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A prequel to the war epic "Zulu", this dramatic story recounts the breathtaking defeat of British forces at the hands of a 25,000 strong and relentlessly determined Zulu army in 1870. The all-star cast, and extravagant production quality make Zulu Dawn a spectacular film with a guaranteed place in the list of Hollywood Greats.
Sweeping Battle...Top-Flight Cast... An Eye-Catching Film. -- The New York Times
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"Zulu Dawn" chronicles the vents leading up to Lord Chelmsford's ill-fated expedition into Zululand where 20,000 Zulus overwhelmed a poorly situated garrison of British troops on the slopes of Ishandlawana hill. The film is a prequel to the classic "Zulu", which depicts the battle of Rorke's Drift that took place later that same day. (These two films make for an awesome double feature.)
While this film never achieves the artistry of "Zulu" (which is visually stunning and properly regarded as a classic.) it is a well-paced, well-produced epic in its own right. Unlike "Zulu", this film sticks pretty close to the historical events and some of it was filmed at actual locations. And, whereas "Zulu" used visual tricks to create the impression of massed Zulu armies, this film went the full nine yards, employing the venerable "cast of thousands" for the sort of spectacle that is too expensive to do today, unless it is computer generated, which never looks the same. Tremendous cast of top British actors and Burt Lancaster.
Recommend watching this before "Zulu". For younger viewers, be aware that while this 1979 film has a modern pace, "Zulu" was produced in the early 1960's and has a rather leisurely build up to the actual attack as it sets up its situation and characters. The action sequences make it well worth the wait.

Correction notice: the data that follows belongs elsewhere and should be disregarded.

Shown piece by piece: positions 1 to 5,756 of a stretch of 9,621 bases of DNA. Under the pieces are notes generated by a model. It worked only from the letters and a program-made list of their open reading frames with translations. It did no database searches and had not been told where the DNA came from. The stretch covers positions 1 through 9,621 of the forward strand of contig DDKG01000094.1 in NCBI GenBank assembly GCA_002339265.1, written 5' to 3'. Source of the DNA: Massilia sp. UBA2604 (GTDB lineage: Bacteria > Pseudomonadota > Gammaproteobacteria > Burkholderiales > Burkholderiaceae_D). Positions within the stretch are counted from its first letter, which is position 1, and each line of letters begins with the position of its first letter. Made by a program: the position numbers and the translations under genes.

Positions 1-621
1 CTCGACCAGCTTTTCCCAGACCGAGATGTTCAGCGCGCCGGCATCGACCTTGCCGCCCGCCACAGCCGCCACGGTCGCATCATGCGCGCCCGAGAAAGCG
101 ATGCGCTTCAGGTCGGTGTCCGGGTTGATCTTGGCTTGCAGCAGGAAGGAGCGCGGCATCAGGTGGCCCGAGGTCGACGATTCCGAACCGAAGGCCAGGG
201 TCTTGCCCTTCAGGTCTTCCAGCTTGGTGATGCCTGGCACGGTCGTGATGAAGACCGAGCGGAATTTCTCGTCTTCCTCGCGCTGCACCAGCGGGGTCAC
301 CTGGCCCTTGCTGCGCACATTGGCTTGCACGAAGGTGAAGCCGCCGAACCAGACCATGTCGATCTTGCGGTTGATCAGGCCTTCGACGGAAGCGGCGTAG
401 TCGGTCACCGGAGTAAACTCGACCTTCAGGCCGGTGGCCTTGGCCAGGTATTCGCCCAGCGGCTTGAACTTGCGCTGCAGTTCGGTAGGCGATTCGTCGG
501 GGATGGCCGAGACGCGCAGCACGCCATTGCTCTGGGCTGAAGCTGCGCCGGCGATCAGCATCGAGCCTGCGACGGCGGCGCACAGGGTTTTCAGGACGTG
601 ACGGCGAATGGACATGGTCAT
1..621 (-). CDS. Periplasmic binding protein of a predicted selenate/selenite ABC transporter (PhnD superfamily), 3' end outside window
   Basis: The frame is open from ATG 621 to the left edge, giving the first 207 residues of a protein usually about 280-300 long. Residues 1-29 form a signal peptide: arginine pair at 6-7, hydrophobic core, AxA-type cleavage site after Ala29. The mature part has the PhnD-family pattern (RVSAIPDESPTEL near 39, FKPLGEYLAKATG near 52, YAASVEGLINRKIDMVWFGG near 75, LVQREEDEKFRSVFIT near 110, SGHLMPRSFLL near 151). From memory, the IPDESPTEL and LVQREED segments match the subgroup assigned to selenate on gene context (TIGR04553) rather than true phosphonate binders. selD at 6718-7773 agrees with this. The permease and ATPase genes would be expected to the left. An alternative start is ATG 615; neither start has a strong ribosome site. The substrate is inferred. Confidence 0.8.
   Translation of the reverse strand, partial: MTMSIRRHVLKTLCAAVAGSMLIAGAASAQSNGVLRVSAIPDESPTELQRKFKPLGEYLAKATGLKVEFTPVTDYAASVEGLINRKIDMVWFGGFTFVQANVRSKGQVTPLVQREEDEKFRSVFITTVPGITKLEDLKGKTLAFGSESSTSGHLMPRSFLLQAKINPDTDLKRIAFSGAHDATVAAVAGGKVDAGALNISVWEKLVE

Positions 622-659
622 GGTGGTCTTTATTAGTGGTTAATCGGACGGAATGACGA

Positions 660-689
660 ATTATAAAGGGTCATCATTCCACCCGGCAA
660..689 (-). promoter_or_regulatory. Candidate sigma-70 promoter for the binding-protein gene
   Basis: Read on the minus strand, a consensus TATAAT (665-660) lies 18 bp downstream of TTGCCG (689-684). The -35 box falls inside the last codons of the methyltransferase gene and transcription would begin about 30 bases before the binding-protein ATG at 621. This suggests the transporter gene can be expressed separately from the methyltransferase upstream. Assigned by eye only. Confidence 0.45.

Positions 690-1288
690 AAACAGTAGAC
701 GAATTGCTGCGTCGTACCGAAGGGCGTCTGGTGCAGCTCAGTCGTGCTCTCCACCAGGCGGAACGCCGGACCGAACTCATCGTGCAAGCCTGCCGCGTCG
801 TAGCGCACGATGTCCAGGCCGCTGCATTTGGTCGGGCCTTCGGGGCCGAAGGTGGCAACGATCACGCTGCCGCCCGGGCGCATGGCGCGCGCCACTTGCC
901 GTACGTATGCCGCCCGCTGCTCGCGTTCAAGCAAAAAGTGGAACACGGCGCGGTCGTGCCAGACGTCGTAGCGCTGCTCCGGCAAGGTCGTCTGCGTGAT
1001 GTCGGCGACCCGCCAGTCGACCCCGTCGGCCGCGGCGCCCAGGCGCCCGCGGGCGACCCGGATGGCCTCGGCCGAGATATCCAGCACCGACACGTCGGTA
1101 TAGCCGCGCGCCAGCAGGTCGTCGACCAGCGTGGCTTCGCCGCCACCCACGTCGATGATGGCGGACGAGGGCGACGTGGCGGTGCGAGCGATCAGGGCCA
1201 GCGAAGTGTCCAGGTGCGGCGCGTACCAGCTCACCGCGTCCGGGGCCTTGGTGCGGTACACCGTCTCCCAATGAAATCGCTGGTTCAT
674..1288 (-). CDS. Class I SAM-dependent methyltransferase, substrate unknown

As I stated before, the movie itself gets only three stars. I believe the Producers and Directors must have watched the "original" Stanley Baker ZULU (battle at Rorke's Drift) and then left directly to shoot this film. It is a poor imitation. The movie even starts the same way with Zulu dance and song and a brutal death of a Zulu warrior on the King's whim. The missionary's not there but he shows up soon after. And believe me, there no comparison to any actor in this film to the job the young Michael Caine accomplished in the earlier film. Bob Haskins is a good actor but his role as a Sergeant pales in comparison to Nigel Green as the indefatigable "Colour Sergeant Bourne" -- a solider I felt I would follow anywhere after watching in the first film! Eventually the film gets "going" and the battle scenes that follow are good. As it was shot before CGI it is great to know that every person shown in the battle was really there on the set.
Comparing the two films is fair. This film was created in part to take advantage of the eventual success of the first film (which is of course about what happened "a day after" the events in this movie.) If one really wants to know about the disaster of Isandhlwana I might suggest a book rather than this film.
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